The world premiere of In Motion was held in Vancouver on October 12th and Mark has since been on the road, making stops across North America for a month straight. A mass of 1,300 people showed up to the screening in Denver alone, which was after the movie became available on iTunes. His fanbase can pack a house, but the goal of the film wasn’t to sell-out theatres in Middle America. “I made the movie because I wanted to show a different side of my snowboarding that I knew I was capable of doing,” Mark says. “And I didn’t want to get stuck in the contest rut of doing the same tricks and the same runs in a bunch of different places.”

Riding backcountry and chasing powder days around the world hyped Mark up even more to compete. He went to Japan and did pow turns in the trees the day before flying to X Games, where he won.

“The other night I got so drunk at Mark’s Vancouver premiere and Aaron Biittner was there. I haven’t really hung out with him before and I was like, ‘Hey, man. You’re the best!’ I grew up watching him snowboard on a computer in the back of a minivan.” - Craig

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Boardslide top rung, Boardslide down PHOTO: Erin Hogue

“It was stressful to do my own movie, but it made me want to charge all the time,” he explains. “I wanted to build big shit that would work, get shots, and be productive. I felt like a bit of a crazy person.”

Years back—in Regina—before Mark had the closet full of gold medals at his house in California, he first got sponsored by O’Neill. He left school in the tenth grade and went to Quebec, where he stayed and rode with Seb Toutant for extended periods. “I started going to Colorado to do events and then it all started to happen super fast,” he says. “I got really lucky.”

It’s a stretch to say that Mark got lucky. He was 15 and his talent extended far beyond luck. Everywhere he went, people saw it. Seb’s Red Bull team manager watched Mark ride at a Sandbox shoot in Whistler and invited him to a progression camp in New Zealand. He went, and signed with Red Bull through Ryan Runke at the end of the trip. Well-known California-based agent, Ninja [ Jasen Isaacs], picked Mark up next and his first move was inking a long-term deal with Burton. And now he’s here, a few short years later, in California. “I owe it all to the guys who have spoken highly of me to the right people along the way,” Mark adds.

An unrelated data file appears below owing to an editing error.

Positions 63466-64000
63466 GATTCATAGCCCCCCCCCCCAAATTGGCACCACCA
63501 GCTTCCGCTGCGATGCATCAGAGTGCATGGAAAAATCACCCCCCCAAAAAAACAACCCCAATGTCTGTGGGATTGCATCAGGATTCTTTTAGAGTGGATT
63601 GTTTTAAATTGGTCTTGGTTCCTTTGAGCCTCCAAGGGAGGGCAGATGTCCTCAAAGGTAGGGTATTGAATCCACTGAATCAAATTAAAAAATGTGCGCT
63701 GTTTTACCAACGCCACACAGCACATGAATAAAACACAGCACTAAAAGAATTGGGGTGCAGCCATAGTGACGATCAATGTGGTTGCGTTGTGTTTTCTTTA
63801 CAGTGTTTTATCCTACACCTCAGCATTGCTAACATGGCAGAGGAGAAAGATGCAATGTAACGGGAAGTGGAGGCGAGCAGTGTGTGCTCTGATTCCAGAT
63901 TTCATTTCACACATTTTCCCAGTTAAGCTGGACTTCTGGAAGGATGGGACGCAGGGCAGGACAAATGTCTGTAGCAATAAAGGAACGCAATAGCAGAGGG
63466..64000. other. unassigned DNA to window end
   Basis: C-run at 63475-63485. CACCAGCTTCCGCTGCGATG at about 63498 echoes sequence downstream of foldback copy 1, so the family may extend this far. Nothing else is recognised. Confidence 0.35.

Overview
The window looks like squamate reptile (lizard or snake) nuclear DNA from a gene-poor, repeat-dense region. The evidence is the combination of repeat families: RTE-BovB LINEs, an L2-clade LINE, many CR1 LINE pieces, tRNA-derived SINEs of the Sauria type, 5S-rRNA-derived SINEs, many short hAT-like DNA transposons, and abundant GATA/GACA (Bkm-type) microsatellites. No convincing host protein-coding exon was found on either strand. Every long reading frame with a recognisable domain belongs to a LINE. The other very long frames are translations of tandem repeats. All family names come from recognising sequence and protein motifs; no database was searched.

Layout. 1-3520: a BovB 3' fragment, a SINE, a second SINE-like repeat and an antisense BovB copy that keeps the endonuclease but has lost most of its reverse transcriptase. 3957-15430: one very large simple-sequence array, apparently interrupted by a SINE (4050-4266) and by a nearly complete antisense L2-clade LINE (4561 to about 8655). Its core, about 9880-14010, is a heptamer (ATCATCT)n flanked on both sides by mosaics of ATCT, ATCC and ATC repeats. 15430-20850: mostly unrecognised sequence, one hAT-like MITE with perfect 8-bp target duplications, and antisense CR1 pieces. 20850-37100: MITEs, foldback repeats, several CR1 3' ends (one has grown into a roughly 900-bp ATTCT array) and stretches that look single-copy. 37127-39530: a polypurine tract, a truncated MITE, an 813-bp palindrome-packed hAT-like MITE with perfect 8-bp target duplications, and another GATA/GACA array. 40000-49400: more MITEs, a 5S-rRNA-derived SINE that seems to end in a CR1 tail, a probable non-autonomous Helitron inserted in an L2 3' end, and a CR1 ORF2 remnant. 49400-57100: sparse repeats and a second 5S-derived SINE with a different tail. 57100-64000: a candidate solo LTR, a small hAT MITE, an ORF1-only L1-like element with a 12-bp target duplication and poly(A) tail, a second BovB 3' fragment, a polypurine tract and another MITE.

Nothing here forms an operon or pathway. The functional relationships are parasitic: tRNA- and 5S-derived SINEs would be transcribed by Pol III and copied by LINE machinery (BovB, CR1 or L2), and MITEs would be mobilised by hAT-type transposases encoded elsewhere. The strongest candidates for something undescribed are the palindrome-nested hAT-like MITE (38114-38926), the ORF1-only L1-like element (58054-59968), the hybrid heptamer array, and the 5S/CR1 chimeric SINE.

So, where was Craig during Mark’s rapid rise to the top? He was in Regina, finishing high school, but he was always around and always snowboarding. “When we were young, Mark was never afraid of falling and would take the most savage bails,” Craig says. “He’s always been gnarly, but that’s how he first started getting so good.” Craig does not possess the intense competitive drive of his sibling. He’s the jokester, good-times guy that everyone wants around all the time. But don’t be fooled by his casualness because he can also charge. “Mark has better willpower than me,” says Craig. “Like, he knows that he doesn’t need to order hot sake at 3 a.m.”

A mandatory sense of responsibility comes with all the travel, competition, and success. There’s a heavy weight of pressure that constantly exists on both brother’s shoulders. Mark admits that he doesn’t travel well and suffers badly from jetlag. “Traveling is hard,” he says. “If I have a big event on the other side of the pond, I make sure to use my upgrade points to sit at the front of the plane.” He packs compression socks, takes melatonin, and does whatever it takes to help his body endure the constant change of time zones. He’s got a lot of people standing behind him at big events and he doesn’t want to let them down.

Mark likes the California life whenever he has a chance to enjoy it. “I relax, surf (his girlfriend is Hawaiian pro surfer, Coco Ho), do physio, a lot of yoga, and work out,” he says. “Our sport is pretty gnarly and you need that time off.”

He gets pretty stressed at times, like when he finally gets home after lengthy tours and will wake up to 30 emails the next morning, telling him to do this, do that, book this, and go meet with so-and-so. “I’m like, ‘Fuck, man!’” he jokes. “But I can never complain. Ever. I stay humble and am grateful for it all.”